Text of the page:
China Agrees to Massive Climate Mitigation

EIA Demands Guarantee that Potent Climate Damaging By-product HFC-23 is Also Eliminated

China has agreed to accept up to US$385 million from the Montreal Protocol’s Multilateral Fund (MLF) for the elimination of its industrial production of ozone depleting substances known as HCFC (hyrdochlorofluorocarbons) and associated by-product HFC-23 in accordance with best practices to minimize associated climate impacts. The Environmental Investigation Agency (EIA), is seeking a phase-out of HFCs, today called on China to follow the lead of HCFC producers in the developed world and guarantee the immediate and continued destruction of HFC-23 in all Chinese HCFC production facilities.

HFC-23 is 14,800 times more damaging to the global climate than carbon dioxide. Numerous scientific studies have documented increasing concentrations of HFC-23 in the atmosphere in recent years which have been primarily attributed to venting of this gas at Chinese HCFC production facilities.

The decision, reached late Friday in Montreal, is a major step in the Accelerated Phase-out of HCFCs, which are not only ozone-depleting chemicals but also potent greenhouse gases. The elimination of the production of over 4.3 million metric tonnes of HCFCs will prevent emissions of 8 billion tonnes of carbon dioxide equivalent greenhouse gas emissions, almost one and a half the total annual emissions from all cars in the world.

“Elimination of China’s production of HCFC’s over the next 17 years is a great win for the environment,” said Mark W. Roberts, EIA’s Senior Policy Advisor. “However, it will be a hollow victory unless China adopts the best practices that prevents any HFC-23 from being vented into the atmosphere.”

In 2007, the Parties to the Montreal Protocol agreed to accelerate the phase-out of HCFCs with developing countries agreeing to reduce HCFC use and production to almost zero by 2030. Under the Montreal Protocol, developed countries fund the incremental costs associated with the ODS phase-outs in developing countries. However with China controlling 92% of the developing world’s HCFC production, discussions on the financial agreement under the Multilateral Fund have been extended and controversial.

According to reports, China will close and dismantle its production lines producing HCFCs for uses controlled under the Montreal Protocol and ensure that any HCFC plants that receive funding will not switch to producing HCFCs for industrial feedstock, a use not controlled by the Montreal Protocol. In order for the climate to truly benefit from this phase-out, China must destroy the HFC-23 by-product produced by all HCFC plants during the phase-out. Additionally, the phase-out does not cover the HCFC production facilities that already produce HCFCs as feedstock, and the concomitant production of HFC-23. China must also assure that best practices are applied and the HFC-23 from this production is also destroyed.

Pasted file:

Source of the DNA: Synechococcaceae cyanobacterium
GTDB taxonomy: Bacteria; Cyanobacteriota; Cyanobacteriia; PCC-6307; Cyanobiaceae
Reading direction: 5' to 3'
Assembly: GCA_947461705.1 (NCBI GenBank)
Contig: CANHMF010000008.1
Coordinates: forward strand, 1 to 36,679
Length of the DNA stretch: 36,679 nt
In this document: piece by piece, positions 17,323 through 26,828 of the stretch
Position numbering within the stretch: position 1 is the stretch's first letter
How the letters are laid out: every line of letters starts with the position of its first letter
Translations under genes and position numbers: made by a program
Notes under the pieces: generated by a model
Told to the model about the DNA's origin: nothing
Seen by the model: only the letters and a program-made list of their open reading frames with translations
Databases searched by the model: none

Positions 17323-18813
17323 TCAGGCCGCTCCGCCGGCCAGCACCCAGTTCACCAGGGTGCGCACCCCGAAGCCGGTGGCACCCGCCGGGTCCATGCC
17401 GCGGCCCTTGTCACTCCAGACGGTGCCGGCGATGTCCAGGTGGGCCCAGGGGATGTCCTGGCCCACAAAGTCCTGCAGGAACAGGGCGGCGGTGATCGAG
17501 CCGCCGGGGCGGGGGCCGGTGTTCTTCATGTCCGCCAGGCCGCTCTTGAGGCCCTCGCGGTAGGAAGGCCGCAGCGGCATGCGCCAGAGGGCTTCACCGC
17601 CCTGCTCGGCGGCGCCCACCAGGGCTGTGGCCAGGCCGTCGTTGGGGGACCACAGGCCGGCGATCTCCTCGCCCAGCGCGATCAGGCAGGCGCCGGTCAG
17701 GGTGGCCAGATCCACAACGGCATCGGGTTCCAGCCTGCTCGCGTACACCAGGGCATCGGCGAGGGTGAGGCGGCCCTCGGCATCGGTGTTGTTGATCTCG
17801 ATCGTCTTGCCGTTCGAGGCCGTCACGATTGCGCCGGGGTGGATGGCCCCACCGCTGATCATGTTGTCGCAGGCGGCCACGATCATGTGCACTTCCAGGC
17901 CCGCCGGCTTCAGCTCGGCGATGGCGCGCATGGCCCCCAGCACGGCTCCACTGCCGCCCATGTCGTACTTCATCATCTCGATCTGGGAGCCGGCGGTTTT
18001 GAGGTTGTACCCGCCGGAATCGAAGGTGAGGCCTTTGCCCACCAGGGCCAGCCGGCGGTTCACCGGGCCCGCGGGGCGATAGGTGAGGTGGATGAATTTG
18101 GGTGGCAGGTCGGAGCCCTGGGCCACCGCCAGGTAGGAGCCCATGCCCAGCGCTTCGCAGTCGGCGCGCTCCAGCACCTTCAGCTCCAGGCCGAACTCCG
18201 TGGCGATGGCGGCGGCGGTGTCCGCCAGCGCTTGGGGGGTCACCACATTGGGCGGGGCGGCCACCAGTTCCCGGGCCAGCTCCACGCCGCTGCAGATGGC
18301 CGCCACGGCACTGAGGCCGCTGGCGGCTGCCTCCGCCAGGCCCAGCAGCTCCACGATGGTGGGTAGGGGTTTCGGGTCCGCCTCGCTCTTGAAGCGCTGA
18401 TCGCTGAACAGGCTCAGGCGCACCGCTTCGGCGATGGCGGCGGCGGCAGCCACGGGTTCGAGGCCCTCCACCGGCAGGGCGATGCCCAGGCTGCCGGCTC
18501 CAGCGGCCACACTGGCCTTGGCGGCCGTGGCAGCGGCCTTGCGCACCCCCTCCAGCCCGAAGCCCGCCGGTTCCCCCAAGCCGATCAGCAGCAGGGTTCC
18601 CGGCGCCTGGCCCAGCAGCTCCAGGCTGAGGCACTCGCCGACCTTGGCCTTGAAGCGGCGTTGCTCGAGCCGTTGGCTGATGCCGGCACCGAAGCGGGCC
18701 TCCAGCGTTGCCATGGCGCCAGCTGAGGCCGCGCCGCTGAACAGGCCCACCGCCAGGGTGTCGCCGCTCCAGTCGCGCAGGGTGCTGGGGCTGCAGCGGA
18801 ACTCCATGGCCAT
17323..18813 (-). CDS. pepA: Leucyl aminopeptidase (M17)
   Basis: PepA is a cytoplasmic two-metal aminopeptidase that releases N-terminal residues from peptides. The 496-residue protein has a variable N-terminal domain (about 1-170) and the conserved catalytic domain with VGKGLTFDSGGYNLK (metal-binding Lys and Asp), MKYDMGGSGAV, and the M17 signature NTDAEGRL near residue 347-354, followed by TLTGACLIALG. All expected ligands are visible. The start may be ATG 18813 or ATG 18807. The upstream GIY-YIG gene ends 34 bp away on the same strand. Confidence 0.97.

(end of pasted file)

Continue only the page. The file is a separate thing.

EIA has repeatedly urged the MLF and the Montreal Protocol to ensure that any agreement with China concerning the phase-out of the production of HCFCs guarantee the destruction of HFC-23 from all of the Chinese HCFC facilities. According to the press release issued by the Multilateral Fund, China has agreed to “… coordinate with stakeholders and make best efforts to manage HCFC production and associated by-product production in HCFC plants in accordance with best practices to minimize associated climate impacts.” This stops short of mandating HFC-23 destruction in all plants, but does indicate China’s intent to follow best practice as currently deployed by HCFC producers in developed countries. EIA calls on China to publically pledge to mandate the destruction of HFC-23 from all production.

The agreement to phase-out China’s entire HCFC production sector is a welcome step as EIA has been urging early controls over HCFC production to help combat a growing illegal trade in these environmentally destructive chemicals. Developed countries have a phase-out schedule some ten years ahead of developing countries, and are therefore either at or near the end of their phase-out. In Europe, the production and use of virgin HCFCs is already banned, and countries have until 1 January 2015 to stop the remaining use of recycled and reclaimed HCFCs. In the United States 90% of the production and consumption of HCFCs will be eliminated by 2015. Consequently HCFC prices in Europe, the United States and other developed countries are significantly higher than prices in China and India where they are still being mass produced, setting the stage for a profitable trade for smugglers.

Clare Perry, Senior Campaigner for EIA said today, “we welcome the decision to finance the closure of China’s HCFC facilities which will reduce the likelihood of illegal trade, while reducing 8 billion tons of CO2 equivalent, a greater reduction than the entire first phase of the Kyoto Protocol.”